Long-term use of antibiotics

Long-term use of antibiotics could disrupt brain function

London, May 20 (IANS) Treatments involving long-term use of antibiotics have the potential to disrupt brain functions, suggests a new research which found that healthy gut bacteria is crucial to keeping the mind sharp.

A special kind of immune cell serves as an intermediary between gut bacteria and the brain, showed the findings that could also help to alleviate the symptoms of mental disorders.

The gut and the brain “talk” to one another via hormones, metabolic products or direct neural connections.

In this study, the researchers switched off the gut microbiome in mice, that is their intestinal bacteria, with a strong concoction of antibiotics.

Compared to the mice that had not undergone treatment, they subsequently observed significantly fewer newly formed nerve cells in the hippocampus region of the brain.

The memory of the treated mice also deteriorated because the formation of these new brain cells – a process known as neurogenesis – is important for certain memory functions.

As well as impaired neurogenesis, the researchers also found that the population of a specific immune cell in the brain – the Ly6C(hi) monocytes – decreased significantly when the microbiota was switched off.

Applied to humans, the findings do not show that all antibiotics disrupt brain function, as the combination of drugs used in the study was extremely potent.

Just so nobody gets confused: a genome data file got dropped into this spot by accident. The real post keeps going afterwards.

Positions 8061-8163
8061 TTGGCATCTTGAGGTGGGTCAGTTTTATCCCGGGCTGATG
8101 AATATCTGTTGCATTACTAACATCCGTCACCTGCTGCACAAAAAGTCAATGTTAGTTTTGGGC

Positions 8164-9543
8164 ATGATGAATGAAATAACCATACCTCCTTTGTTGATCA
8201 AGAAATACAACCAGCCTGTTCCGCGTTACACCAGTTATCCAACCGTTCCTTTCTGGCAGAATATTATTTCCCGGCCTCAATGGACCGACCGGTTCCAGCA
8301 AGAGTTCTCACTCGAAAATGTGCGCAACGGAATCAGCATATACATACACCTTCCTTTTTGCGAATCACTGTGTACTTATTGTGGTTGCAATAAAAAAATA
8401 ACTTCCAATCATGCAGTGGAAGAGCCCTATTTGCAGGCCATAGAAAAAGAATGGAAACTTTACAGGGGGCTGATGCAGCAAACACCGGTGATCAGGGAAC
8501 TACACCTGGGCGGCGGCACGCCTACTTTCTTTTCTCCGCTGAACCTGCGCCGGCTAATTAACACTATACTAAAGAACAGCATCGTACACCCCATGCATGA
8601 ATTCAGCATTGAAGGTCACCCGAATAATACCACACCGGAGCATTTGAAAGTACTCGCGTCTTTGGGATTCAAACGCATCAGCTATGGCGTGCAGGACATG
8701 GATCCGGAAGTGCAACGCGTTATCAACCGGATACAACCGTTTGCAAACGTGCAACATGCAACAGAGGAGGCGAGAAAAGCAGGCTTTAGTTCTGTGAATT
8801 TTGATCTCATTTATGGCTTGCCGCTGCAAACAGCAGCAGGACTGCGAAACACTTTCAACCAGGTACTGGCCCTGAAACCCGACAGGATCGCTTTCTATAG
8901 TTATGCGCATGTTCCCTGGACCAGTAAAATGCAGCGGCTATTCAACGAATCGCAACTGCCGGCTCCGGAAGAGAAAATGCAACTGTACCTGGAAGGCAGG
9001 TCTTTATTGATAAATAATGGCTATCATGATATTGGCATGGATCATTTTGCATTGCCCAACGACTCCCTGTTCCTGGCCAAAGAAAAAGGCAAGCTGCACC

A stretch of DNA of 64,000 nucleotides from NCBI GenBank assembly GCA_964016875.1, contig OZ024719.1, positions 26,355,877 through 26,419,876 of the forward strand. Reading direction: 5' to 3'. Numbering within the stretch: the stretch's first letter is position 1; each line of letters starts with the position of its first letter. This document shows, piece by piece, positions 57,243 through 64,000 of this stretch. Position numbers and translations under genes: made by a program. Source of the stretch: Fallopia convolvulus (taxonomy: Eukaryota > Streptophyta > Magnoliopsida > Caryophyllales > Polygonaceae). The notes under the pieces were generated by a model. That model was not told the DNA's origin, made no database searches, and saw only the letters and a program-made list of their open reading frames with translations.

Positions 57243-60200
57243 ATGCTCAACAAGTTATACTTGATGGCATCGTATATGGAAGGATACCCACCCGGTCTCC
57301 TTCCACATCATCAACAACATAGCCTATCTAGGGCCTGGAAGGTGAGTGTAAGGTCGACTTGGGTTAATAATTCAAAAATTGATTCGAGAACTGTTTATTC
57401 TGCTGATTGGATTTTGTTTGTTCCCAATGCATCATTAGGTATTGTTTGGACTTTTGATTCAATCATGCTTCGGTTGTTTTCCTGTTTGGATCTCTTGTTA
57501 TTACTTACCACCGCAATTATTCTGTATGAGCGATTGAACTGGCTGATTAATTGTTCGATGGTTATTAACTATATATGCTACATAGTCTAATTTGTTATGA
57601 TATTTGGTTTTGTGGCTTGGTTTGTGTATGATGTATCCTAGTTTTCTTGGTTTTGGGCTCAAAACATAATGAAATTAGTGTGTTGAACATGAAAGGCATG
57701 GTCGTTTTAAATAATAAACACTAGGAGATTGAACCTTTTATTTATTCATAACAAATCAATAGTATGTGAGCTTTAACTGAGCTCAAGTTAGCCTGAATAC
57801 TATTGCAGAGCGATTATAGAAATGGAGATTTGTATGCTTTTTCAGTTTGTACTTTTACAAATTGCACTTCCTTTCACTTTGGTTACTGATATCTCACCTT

“It is possible, however, that similar effects could result from treatments involving long-term use of antibiotics,” said one of the researchers Susanne Wolf from Max Delbruck Centre for Molecular Medicine in the Helmholtz Association, Berlin, Germany.

The findings were published in the journal Cell Reports.

The research team also found that the antibiotics may affect neurogenesis directly, and not act only via the gut bacteria.

The new study is also of significance for treating people with mental disorders such as schizophrenia or depression, who also have impaired neurogenesis, Wolf said.

“In addition to medication and physical exercise, these patients could potentially also benefit from probiotic preparations,” Wolf noted.

Leave a Reply

Please enter your comment!

The opinions, views, and thoughts expressed by the readers and those providing comments are theirs alone and do not reflect the opinions of www.mangalorean.com or any employee thereof. www.mangalorean.com is not responsible for the accuracy of any of the information supplied by the readers. Responsibility for the content of comments belongs to the commenter alone.  

We request the readers to refrain from posting defamatory, inflammatory comments and not indulge in personal attacks. However, it is obligatory on the part of www.mangalorean.com to provide the IP address and other details of senders of such comments to the concerned authorities upon their request.

Hence we request all our readers to help us to delete comments that do not follow these guidelines by informing us at  info@mangalorean.com. Lets work together to keep the comments clean and worthful, thereby make a difference in the community.

Please enter your name here